Madison Square next for CIA
Now that commissioners have appointed members to Grand Rapids’ very first Corridor Improvement Authority in the Uptown business district, they will soon decide whether to authorize the city’s second.
A request from Madison Square, another southeast side commercial sector, is expected to be in front of commissioners next month. Thirty stakeholders have done the fieldwork required by the city to get the Madison Square CIA application to this point.
If commissioners ratify the request, then the Commercial Improvement District can be established and property owners can capture a portion of the property tax that originates from improvements they make.
“This should go to the City Commission at its first meeting in July,” said Kimberly Van Dyk, executive director of Neighborhood Ventures, a nonprofit community and economic development organization that coordinated the CIA pushes for Madison Square and Uptown.
But before anyone can capture taxes, the city has to fill Madison Square’s CIA board, and those members have to write the district’s development and tax-increment financing plans. It is likely that much of both plans are contained in the district’s designation application as the city requires an applicant to include those factors in a request.
“They have a really active group of people. In addition to that, they have had even more public participation and support than Uptown had. So I think that speaks for itself,” said Van Dyk.
“They’ve been working on this for a year now, so they’re very serious about it. They have an outline ready of what they will be doing,” she added.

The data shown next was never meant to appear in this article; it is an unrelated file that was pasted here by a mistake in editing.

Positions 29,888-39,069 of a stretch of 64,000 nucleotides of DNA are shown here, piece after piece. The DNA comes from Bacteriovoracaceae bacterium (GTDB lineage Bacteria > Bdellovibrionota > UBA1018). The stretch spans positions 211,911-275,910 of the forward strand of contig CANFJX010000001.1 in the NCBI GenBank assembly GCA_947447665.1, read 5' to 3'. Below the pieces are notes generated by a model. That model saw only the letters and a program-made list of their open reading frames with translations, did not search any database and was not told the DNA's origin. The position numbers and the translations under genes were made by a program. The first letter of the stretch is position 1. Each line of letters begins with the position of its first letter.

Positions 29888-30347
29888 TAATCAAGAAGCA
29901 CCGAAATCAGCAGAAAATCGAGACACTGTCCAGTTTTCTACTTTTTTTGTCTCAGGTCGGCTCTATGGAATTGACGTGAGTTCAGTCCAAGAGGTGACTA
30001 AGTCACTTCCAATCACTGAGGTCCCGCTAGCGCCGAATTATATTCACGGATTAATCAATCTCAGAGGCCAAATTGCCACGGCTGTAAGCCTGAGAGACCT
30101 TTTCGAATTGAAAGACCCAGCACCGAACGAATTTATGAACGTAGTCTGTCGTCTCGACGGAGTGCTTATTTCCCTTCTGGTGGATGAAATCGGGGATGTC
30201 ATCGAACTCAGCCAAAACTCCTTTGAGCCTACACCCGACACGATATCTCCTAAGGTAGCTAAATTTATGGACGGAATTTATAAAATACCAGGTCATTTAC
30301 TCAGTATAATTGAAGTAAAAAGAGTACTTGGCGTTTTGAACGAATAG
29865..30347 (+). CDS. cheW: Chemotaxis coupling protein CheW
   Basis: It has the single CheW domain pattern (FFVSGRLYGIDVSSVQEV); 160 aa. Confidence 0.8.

The corridor Madison Square wants designated is much smaller than Uptown’s, which tops 1 million square feet and covers four neighborhood business districts. The total square footage in Madison Square is almost 178,000 across 150 properties. The commercial district is 142,000 square feet.
The corridor boundary would run along Hall Street from Jefferson to Eastern avenues and along Madison Avenue from Umatilla to Garden streets.
“The center of this area is the intersection of Madison Avenue and Hall Street, which is considered the heart of the business district. The proposed projects outlined in this request would all take place within the boundaries of the proposed development area,” said Kara Wood, city economic development director.
Van Dyk said a few other business districts are tossing around the idea of applying for a CIA, but none are close yet to actually making the application.
Mayor George Heartwell appointed 2nd Ward City Commissioner Rosalynn Bliss to a four-year term on the Uptown CIA board last week. Joining Bliss on the board will be Baird Hawkins, Amy Ruis, Kristine Szurna Bersceh, Michael Dykhouse, Tami Vandenberg, Rick Powell, Guy Bazzani and Joana Hively.
After Van Dyk spoke with the Business Journal, she left her position at Neighborhood Ventures, an organization she created, to manage downtown development in Wilson, N.C., a city of 50,000 about 35 miles east of Raleigh.